What do these car logos mean?

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While most people are fascinated by cars, very few actually know the history behind the logos that these cars sport.

Logos not only serve as unique visual marks of identity, but also help companies gain product recognition in the world market. Commonly, there are three types of car logos — symbol logo, text logo, and combination logo.

In symbol logos, special designs or symbols are used to represent the brand — like Citroen, Mercedes, Mitsu-bishi, Peugeot, Renault, Porsche, etc.

In text logos, the initials or the names of the companies are written in a particular style — Fiat, Mazda, Toyota, Ford, Volkswagen, and Volvo.
Combination logo is a blend of symbols and texts as in Alfa Romeo, Skoda, Lamborghini, BMW, et cetera.

Here are some interesting facts about 14 such logos
Mercedes Benz: The three-pointed star logo of Mercedes represents the company’s domination on land, sea, and air.

Emil Jellinek, an Austrian businessman and an auto enthusiast had a daughter named Mercedes. Jellinek not only sold DMG cars he also participated in the first-ever motor race in Germany. He drove vehicles made by Daimler-Motored-Gesellschaft, under his pseudonym Mercedes.

Earlier, the name referred only to the team and driver. Today’s Mercedes is a result of the merger of two  auto firms, Daimler-Motored-Gesellschaft or DMG, founded by Gottlieb Daimler with Wilhelm Maybach, and Benz & Cie, founded by Karl Benz.

Audi: A German engineer named August Horch founded the company A. Horch & Cie in 1899.

A decade later, he was forced out of his own company. He, along with his business partner Franz Fikentscher started the new company.

While they were discussing about the name of the new company, Fikentscher’s son, who was studying Latin in a corner of the room, asked them “audiatur et altera pars” means (wouldn’t it be a good idea to call it Audi instead of Horch?)

The word “Horch” stands for “hark” in German, which means listen and Audi is Latin word for listen. Later in 1932, Audi, Horch, DKW, and Wanderer merged to form Auto Union and the four ringed logo of Audi came into being that proudly graces Audi’s bonnet till date.

BMW: Another interesting logo is that of BMW. It represents a spinning white propeller blade against the blue sky.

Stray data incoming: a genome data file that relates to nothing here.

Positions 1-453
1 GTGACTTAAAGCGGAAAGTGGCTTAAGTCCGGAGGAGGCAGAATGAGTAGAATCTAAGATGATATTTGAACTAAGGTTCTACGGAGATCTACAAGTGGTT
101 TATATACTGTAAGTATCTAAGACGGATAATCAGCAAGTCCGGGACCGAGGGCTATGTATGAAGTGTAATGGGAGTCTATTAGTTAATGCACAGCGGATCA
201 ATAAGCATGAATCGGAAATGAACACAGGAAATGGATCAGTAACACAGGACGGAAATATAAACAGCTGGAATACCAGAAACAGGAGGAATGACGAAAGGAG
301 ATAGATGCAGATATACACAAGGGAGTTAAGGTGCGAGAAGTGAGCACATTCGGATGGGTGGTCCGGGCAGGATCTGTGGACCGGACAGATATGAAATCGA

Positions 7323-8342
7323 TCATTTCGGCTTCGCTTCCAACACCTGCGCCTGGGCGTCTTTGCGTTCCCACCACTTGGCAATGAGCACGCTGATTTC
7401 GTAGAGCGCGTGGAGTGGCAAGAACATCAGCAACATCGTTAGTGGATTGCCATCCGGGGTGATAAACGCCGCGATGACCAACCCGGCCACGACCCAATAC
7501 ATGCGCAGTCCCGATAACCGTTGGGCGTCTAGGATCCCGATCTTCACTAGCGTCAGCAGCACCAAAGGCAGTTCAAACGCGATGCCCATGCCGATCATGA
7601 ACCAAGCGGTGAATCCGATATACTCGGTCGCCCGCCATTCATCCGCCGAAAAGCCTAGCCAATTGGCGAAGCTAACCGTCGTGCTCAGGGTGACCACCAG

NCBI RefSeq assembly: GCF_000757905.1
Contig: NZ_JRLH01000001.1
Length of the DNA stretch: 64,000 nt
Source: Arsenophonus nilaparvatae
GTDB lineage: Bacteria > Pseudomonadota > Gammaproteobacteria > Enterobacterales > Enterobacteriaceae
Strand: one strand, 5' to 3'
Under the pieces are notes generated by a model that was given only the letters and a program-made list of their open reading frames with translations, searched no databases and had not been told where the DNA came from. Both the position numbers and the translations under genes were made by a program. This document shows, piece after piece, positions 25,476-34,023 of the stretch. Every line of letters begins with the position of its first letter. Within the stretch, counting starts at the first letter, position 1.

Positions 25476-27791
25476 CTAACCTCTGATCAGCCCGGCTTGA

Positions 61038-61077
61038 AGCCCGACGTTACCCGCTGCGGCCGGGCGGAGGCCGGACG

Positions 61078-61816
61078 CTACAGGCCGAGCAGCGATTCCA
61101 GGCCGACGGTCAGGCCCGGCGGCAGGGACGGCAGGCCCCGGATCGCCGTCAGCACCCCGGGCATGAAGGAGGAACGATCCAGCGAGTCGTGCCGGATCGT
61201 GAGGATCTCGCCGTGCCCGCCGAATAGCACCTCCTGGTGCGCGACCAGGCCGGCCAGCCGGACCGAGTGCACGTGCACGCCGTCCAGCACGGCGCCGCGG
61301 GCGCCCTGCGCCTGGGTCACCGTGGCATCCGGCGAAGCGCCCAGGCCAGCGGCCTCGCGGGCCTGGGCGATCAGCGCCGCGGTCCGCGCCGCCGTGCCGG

BMW was a major supplier of airplane engines and aero planes like the Red Baron to the German government during the time of World War 1.

In 1918, when the World War ended, the German government stopped taking airplanes from BMW.

BMW had no option but to change its business. The company started making railway brakes before making motorized bicycle, motorcycles and cars.
Chevrolet: Even the “bowtie” of Chevrolet, which is creating waves in the country with its latest products, has something to say.

There are actually two stories regarding Chevrolet’s logo.

The first one says that founder William C. Durant was inspired by the wallpaper in a French hotel and tore a piece of it to design a logo.

But his wife has a different version. It says that the bowtie emblem came from a Virginia newspaper, while they were vacationing in Hot Springs, Virginia around 1912.

Ferrari: The coveted Italian car maker Ferrari’s prancing horse Cavallino Rampante was originally the emblem of Italian WWII flying ace Fancesco Baracca.

When Enzo Ferrari started his own car company, he continued the use of this logo having been earlier persuaded by Baracca’s parents to use the symbol of their late son for his Alfa Romeo race cars.

Well, the Cavallino Rampante has defiantly graced more than just Ferrari vehicles. Today, it can be found pasted on bikes, T-shirts and almost everywhere one can imagine!

Fiat: In 1899, the “Fabbrica Italiana Automobili Torino” company was founded in Turin, and a special poster was created to celebrate the event.

The artist included a small parchment containing the company name and this became the first Fiat logo. The logo had undergone gone a series of modifications since then.

The brand’s 100th anniversary in 1999 saw the birth of a chrome-plated logo, with the characteristic A, and a more stylized laurel wreath in a blue background.The new Fiat logo was first used on the Bravo, in 2006.